In October 2011, I got laid off. It was a department-wide layoff, and I was definitely the most excited person in the room. I was doing math while HR spoke to us about not coming back to the office drunk and kicking over desks. By the end of the HR director’s Office Space routine, I’d figured out that I’d get 12 weeks of severance — plenty of money to start up my own business, which is what I’d been wanting to do for at least two years.
Even better, I’d get COBRA for 18 months, starting at the end of my severance. My health insurance was pretty spectacular, and I wanted to hang onto it as long as possible. If I’d known then when I know now, I would have clung to it even more tightly.
Fast forward to May, 2013. My COBRA, I knew, would come to an end as of July 31. Being a thorough type of person, I decided to start researching right away, to make sure that I’d have the best possible coverage by the time my old insurance was through.
It turns out, in 2013, there is not such thing as good coverage for a sole proprietor. There is either shitty coverage, for a lot of money each month, and a medium-sized deductible, or OK coverage, for a lot of money each month, and a gigantic deductible. There are other options, where I believe they just come over to your house, take all your old stereo equipment and your wedding rings, have sex with your spouse, break your knees, and leave, but you can usually avoid that, as long as you’re not overweight.
I’m mostly kidding.
My actual options were:
1. Health insurance plan A, the HMO version of my awesome coverage from my old company. This would be through Adam’s student association, and seemed pretty great — except that he’d have to switch to it, too, and we’d have to pay up front for the rest of the year, to the tune of about $3,000. Pass.
2. Health insurance plan B, through the same company that insures NYC teachers, firemen, cops, and sanitation workers. Accepted by no one, because fuck all those useless people, right? Who do they think they are? This one was reasonably priced, meaning that it only cost as much as my rent each month.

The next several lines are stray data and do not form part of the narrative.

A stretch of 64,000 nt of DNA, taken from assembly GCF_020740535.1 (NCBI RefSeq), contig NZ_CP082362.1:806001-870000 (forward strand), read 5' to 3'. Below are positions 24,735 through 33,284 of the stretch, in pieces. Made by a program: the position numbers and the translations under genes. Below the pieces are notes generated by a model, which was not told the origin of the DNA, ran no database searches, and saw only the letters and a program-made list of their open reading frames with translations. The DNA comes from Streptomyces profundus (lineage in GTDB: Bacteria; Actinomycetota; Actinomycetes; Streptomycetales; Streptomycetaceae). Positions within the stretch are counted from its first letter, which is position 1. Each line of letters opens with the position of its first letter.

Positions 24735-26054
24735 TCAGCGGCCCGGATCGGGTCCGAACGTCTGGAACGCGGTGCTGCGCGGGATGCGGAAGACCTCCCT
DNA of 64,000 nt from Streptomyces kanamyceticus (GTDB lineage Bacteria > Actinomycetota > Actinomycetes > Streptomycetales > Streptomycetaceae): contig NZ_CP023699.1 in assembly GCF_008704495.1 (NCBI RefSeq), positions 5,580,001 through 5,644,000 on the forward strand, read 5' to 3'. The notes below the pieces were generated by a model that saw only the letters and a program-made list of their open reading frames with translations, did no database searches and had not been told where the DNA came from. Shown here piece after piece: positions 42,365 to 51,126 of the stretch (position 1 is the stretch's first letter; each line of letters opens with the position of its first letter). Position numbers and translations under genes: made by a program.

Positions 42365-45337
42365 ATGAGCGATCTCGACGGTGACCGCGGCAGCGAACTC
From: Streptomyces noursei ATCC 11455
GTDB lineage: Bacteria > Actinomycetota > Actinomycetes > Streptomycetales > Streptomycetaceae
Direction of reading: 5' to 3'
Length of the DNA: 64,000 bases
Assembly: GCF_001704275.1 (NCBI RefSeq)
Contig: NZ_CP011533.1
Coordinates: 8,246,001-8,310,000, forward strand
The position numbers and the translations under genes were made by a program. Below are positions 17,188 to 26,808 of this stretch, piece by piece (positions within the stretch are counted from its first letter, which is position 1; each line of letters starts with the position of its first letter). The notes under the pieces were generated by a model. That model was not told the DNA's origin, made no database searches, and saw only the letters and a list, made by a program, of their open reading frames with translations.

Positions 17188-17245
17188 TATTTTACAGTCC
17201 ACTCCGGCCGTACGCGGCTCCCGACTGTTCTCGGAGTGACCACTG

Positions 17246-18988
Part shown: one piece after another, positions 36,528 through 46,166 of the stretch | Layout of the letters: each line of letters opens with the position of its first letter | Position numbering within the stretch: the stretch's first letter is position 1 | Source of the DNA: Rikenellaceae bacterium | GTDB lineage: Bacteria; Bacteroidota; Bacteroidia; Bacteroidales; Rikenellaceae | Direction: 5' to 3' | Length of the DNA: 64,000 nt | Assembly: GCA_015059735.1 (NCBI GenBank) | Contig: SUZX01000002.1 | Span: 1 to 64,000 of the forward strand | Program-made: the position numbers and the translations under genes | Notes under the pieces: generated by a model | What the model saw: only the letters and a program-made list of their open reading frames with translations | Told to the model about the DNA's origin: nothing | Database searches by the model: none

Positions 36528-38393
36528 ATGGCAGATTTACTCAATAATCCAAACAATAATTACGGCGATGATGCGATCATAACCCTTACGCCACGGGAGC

3. Health insurance plan C. High deductible, just about the same rate as plan B, accepted by all my doctors. Available through one of my professional associations. I went with this one, for obvious reasons. By the time I work through the deductible, though, it’ll be 2014, and I’ll have to start over again. But at least if I get really sick, I’ll be covered.
I filed my paperwork and sent in my binder check, and waited. And waited. And waited. Two weeks before my insurance was due to start, I realized I might want to figure out if I’d been accepted. I called the office, instigating a massive search for my paperwork. While they looked, I went through the following scenarios in my head:
1. They’ve lost the paperwork for good, which means that my check and tax documents are just … out there, somewhere, waiting for someone to steal my identity.
2. They have my paperwork, but I’m being rejected for having used my old health insurance too much, and everyone at the insurance office is fighting over who has to be the person to tell me.
3. Option No. 2, plus all the other health insurance companies will reject me, and I won’t be able to get any health insurance, and I’ll wind up on NY1 telling everyone my sad story. Or more likely, I’ll set up an interview with NY1, and then get hit by a bus on the way over. While I’m flattened on the road, the emergency services people will lean over and whisper gently in my ear, “What insurance do you have?” And I will immediately expire from rage and frustration.
Shortly after my heart rate hit 150 and I started feeling lightheaded, the insurance office wrote to say my application was processing and everything looked good. I lay down on the rug and started doing Lamaze, although I am not pregnant and can’t afford to have a baby, even with health insurance.
Anyway, I’m telling you all this so that you’ll understand what it’s like in my head at all times, and also what it’s like to try to get insurance right now. I’ve heard a lot of horror stories about what’s going to happen to us when Obamacare goes through, and maybe it’ll be a nightmare hellscape, but I have to say, trying anything at this point is better than trying nothing. Let’s all keep our fingers crossed that things get better, not worse.